The Rent Collection Courtyard is the most important work of contemporary Chinese art that you’ve never heard of. The USC Pacific Asia Museum has a intriguing focus exhibition on it, tied to the 1965 piece’s 50th birthday.
Rent Collection Courtyard is a group of 114 figures showing the evils of, well, income inequality. Peasants pay rent to a menacing landlord and his minions. They are swindled, beaten, and human-trafficked by the capitalist baddies. Finally they rise up in glorious revolution. Some may call it kitsch. As they say in Hollywood, it’s based on a true story, that of Sichuan province landowner Liu Wencai (who may not have been quite as bad as represented).The life-size figures, designed by Zhao Shutong and Wang Guanyi and sculpted with a team of colleagues at the Sichuan Institute of Fine Arts, were installed in Liu’s former palatial home, and they remain there today.
The Rent Collection Courtyard was a huge popular success—the Big Eyes art of 1960s China. They made copies, and copies of the copies, in every conceivable medium. Madame Mao praised the piece, but some felt it was not revolutionary enough. Additional figures were added, showing the peasants as less downtrodden, more heroic, and carrying copies of Mao’s Red Book. The USC Pacific Asia Museum owns a particularly important set of terracotta reductions made as models for casting in bronze. It’s the original set of 114 figures with artistic refinements. A 1988 gift of Mr. and Mrs. Jack Whitehead, the Pacific Asia set is shown on a walk-in rectangular table evoking Liu’s courtyard.
In the above image, Liu rests his foot on a grain measure. It’s said he dispensed grain loans with a small bushel and measured repayments with a larger one. Fitted with glass eyes, each figure has intense expressions.
As an ambiguity-free exemplar of Mao’s Cultural Revolution, the Courtyard had little appeal to Americans of the 1960s. Its influence within China was massive. It revived sculpture as an artistic medium. It also prefigured installation art and social practice. The Courtyard artists interviewed Liu’s former tenants and worked in view of the public, welcoming feedback.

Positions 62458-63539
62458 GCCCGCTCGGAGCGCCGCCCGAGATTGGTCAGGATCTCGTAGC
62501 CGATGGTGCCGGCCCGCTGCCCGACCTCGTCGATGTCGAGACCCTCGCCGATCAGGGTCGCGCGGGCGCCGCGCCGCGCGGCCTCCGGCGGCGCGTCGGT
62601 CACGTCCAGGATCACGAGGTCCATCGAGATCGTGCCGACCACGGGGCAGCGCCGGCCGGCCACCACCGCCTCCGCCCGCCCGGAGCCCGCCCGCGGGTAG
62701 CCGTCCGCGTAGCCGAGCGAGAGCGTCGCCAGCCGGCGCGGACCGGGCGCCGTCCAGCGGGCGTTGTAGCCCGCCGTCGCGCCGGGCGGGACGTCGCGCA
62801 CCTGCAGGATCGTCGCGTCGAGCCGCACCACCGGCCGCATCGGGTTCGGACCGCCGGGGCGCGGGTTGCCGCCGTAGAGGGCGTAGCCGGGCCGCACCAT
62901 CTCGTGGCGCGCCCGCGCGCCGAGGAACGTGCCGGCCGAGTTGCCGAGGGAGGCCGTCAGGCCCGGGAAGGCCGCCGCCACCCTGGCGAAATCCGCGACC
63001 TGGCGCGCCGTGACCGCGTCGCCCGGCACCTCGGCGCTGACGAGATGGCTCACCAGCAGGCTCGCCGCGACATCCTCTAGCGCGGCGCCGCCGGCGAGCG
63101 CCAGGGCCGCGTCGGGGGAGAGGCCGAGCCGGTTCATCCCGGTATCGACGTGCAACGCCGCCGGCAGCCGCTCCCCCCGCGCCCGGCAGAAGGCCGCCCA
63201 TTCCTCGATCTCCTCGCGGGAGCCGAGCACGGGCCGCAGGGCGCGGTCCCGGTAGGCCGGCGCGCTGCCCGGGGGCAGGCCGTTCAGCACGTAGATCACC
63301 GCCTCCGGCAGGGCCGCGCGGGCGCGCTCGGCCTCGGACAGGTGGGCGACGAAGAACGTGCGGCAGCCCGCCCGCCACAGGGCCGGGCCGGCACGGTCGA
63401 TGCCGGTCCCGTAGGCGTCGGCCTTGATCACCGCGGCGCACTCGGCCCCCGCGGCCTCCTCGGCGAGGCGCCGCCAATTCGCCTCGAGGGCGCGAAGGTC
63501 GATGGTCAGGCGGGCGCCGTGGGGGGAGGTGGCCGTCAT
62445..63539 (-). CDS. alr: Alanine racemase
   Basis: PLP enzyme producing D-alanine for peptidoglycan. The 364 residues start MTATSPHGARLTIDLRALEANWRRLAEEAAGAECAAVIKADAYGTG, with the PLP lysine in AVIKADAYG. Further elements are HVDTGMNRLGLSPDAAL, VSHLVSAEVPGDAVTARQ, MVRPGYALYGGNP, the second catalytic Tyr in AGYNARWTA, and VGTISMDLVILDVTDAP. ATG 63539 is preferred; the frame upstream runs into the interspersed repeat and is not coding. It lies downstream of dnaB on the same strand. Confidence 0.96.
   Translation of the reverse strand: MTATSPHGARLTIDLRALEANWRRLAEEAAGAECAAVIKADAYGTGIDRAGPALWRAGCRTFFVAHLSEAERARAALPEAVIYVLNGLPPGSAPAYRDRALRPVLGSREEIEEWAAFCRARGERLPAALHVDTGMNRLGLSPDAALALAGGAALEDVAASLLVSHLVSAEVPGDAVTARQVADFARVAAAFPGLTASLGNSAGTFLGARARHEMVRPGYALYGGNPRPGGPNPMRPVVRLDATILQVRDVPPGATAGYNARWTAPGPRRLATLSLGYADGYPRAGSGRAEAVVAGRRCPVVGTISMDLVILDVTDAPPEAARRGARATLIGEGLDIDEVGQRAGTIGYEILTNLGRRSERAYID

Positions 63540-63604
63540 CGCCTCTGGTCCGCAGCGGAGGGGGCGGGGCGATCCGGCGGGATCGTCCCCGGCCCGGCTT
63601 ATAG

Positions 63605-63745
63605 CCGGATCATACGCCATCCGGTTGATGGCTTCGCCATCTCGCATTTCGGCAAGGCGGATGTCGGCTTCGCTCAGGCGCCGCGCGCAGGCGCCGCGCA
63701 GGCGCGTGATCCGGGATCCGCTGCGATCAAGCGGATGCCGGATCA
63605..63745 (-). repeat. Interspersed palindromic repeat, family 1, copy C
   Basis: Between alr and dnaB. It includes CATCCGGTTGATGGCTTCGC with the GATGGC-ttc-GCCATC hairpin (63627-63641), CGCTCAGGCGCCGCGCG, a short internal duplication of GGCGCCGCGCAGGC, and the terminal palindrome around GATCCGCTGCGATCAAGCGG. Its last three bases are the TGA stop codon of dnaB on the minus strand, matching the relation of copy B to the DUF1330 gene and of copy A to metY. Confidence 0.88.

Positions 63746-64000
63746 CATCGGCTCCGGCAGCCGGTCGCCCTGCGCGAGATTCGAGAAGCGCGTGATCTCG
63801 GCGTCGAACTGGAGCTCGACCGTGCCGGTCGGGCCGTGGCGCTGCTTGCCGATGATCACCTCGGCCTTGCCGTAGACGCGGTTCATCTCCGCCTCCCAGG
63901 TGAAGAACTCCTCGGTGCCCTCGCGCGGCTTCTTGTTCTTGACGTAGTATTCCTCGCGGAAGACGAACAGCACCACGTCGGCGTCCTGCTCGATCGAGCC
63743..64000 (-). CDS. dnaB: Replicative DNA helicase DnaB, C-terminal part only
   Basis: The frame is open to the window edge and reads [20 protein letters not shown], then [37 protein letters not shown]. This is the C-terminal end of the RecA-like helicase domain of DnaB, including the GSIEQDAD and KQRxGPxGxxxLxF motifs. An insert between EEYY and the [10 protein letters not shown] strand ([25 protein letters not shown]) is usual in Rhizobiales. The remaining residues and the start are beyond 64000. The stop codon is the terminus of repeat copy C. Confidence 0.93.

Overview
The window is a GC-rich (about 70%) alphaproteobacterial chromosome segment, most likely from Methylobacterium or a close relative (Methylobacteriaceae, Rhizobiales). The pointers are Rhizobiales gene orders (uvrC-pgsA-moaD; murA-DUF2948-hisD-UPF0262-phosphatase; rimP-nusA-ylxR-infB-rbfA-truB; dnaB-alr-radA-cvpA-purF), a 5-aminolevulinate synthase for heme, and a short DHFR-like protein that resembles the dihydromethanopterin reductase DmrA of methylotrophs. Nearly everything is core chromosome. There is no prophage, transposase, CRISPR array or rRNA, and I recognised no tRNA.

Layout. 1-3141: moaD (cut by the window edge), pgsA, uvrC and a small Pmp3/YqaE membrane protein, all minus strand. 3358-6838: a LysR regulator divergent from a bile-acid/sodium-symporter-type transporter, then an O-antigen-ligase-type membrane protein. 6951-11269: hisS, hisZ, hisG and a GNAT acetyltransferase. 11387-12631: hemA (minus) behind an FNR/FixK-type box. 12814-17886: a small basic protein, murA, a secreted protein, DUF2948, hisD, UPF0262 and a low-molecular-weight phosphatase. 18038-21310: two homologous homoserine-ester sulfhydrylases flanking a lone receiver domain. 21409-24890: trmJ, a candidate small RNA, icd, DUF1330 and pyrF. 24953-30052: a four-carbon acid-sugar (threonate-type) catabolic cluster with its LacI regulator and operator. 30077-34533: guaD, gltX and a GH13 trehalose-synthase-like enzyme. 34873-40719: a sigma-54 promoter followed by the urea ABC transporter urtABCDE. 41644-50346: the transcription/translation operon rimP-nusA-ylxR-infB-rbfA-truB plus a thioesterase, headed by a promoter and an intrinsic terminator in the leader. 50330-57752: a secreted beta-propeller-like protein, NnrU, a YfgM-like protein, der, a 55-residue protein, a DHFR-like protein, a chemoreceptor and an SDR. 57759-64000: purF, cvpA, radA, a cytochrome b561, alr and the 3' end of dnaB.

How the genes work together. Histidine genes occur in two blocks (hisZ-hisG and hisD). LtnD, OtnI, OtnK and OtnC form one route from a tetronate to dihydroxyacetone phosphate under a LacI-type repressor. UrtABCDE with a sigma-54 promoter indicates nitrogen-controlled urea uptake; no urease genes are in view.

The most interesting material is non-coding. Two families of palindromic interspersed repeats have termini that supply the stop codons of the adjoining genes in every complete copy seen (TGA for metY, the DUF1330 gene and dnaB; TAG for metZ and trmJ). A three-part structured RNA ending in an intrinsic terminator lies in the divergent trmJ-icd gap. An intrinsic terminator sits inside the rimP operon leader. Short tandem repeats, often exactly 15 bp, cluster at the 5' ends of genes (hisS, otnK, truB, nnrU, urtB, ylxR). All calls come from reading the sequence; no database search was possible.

A 1968 Chinese catalog, published in English translation, praised Courtyard as “An immortal work.”
“The artists resolutely followed Chairman Mao’s instruction that writers and artists must integrate themselves with the workers, peasants and soldiers and learn from them. They lived and worked in the courtyard where rent had been collected..…
“The artists cast aside the rules and conventions followed in making statues with plaster, marble, granite or bronze, and critically adopted the traditional techniques of making clay figures loved by the common folk in China.… These clay figures not only meet the aesthetic demands of the labouring people but are much cheaper and quicker to do than statues in plaster and other materials. Straw and clay are available anywhere in the countryside. With such methods, amateur and professional artists can create and exhibit their works on the spot, whether they want to depict revolutionary history or reflect the life and struggle of socialist society today.…”
Some Westerners know the Rent Collection Courtyard via Cai Guo-Quiang’s partial recreation of it for the 1999 Venice Biennale. For many Chinese artists, the Courtyard remains a point of reference, if one that raises mixed emotions. This rare showing of PAM’s set is indispensable for anyone interested in where Chinese art is going.